The perimenopause occurs in the years running up to the menopause, which for most women is during the mid to late-40s. The menopause itself technically only lasts one day, which is the day that falls 12 months after your last period and, from then, you’re officially post-menopausal. Although the word menopause is often used as a blanket term to cover the entire transition, the perimenopause is actually the phase when progesterone and oestrogen start to decline and many of the symptoms associated with the menopause crop up. Every woman has a different experience and some women will be more sensitive than others, but forewarned is forearmed, so here are 7 things you need to know to help you manage it effectively.

The Happy Menopause

The Happy Menopause

1. Hormonal changes start to occur much earlier than you’d think in your 40s and they can affect you in a range of surprising ways, including emotional symptoms, dry or itching skin, weight gain, insomnia or thinning hair. Many women can feel confused and concerned by these symptoms because they’re still having regular periods and assume they’re too young to be having menopausal symptoms.

2. The perimenopause is not a linear process and your symptoms may be up one minute and down the next, as your hormones fluctuate. This is why a blood test is not the recommended approach for diagnosing the menopause for women over 45, because it will simply give a snapshot of your hormones at that particular moment. Your symptoms are a far more effective way of identifying what’s going on.

3. Progesterone is typically the first of the sex hormones to decline and this will often lead to psychological and cognitive symptoms such as anxiety, irritability, loss of confidence and brain fog, even if these have never been an issue for you in the past. If you’re already prone to pre-menstrual emotional symptoms, you may find yourself more tearful and your moods more erratic during the perimenopause. Hormonally-driven psychological symptoms such as low mood and depression may be more effectively managed by hormone replacement therapy. Studies have shown that many women have been inappropriately offered antidepressants for low mood associated with the menopause.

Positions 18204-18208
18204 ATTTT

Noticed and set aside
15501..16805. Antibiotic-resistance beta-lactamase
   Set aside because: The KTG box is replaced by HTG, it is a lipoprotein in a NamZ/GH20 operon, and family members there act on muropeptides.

4. Your periods can go haywire during the perimenopause due to the fluctuation in hormones and you might find they get heavier, more painful and closer together rather than lighter and further apart, as you might have expected. Including plenty of omega 3 fatty acids in your diet helps to reduce the inflammation that can lead to pain and flooding, so eat oily fish like salmon, sardines or mackerel 2-3 times per week and add a spoon of ground flax seed to your breakfast cereal to keep your omegas topped up.

5. Diet and lifestyle can make a huge difference to the severity of your symptoms as you transition through the menopause. Focusing on blood sugar balance where you avoid sugary foods and white starchy carbs and eat a combination of protein and fibre with every meal and snack will support hormone balance, promote weight management, reduce anxiety and insomnia and improve your energy levels. Good sources of protein include meat, fish, eggs, pulses, soya, nuts and seeds and you’ll find fibre in vegetables, wholegrains and fruit.

6. The more stressed you are, the worse your symptoms are likely to be, because high levels of stress hormones adrenaline and cortisol will disrupt the production of sex hormones. Take practical steps to manage your stress by not over-loading your schedule, focusing on calming activities like yoga, walking in nature, massage, mindfulness and planning in regular ‘me’ time. Magnesium has naturally calming properties which support the nervous system and regulate the body’s response to stress, helping you feel better equipped to cope with the challenges of daily life. Eating 2 handfuls of leafy green veg every day will boost your magnesium levels, so stock up on spinach, watercress, rocket, kale and cabbage.

7. Your tolerance to alcohol and caffeine may change significantly during the perimenopause, so it’s important to be receptive to that and adjust your consumption accordingly. Your ability to metabolise caffeine can be affected which may cause or increase insomnia so that you need to stop drinking tea and coffee much earlier in the day than before to ensure a good night’s sleep. It’s also not unusual to find that you’re much more sensitive to alcohol than in the past – reducing your intake could save you from a very nasty hangover. Alcohol and caffeine are both also key players in hot flushes, so reducing or eliminating them can make a big difference if these are an issue for you.

Jackie Lynch is a Registered Nutritional Therapist and host of the popular diet & lifestyle podcast, The Happy Menopause [Link:]. Her new book The Happy Menopause: Smart Nutrition to Help You Flourish [Link:] will be published on13th October 2020. Follow her on social media at @WellWellWellUK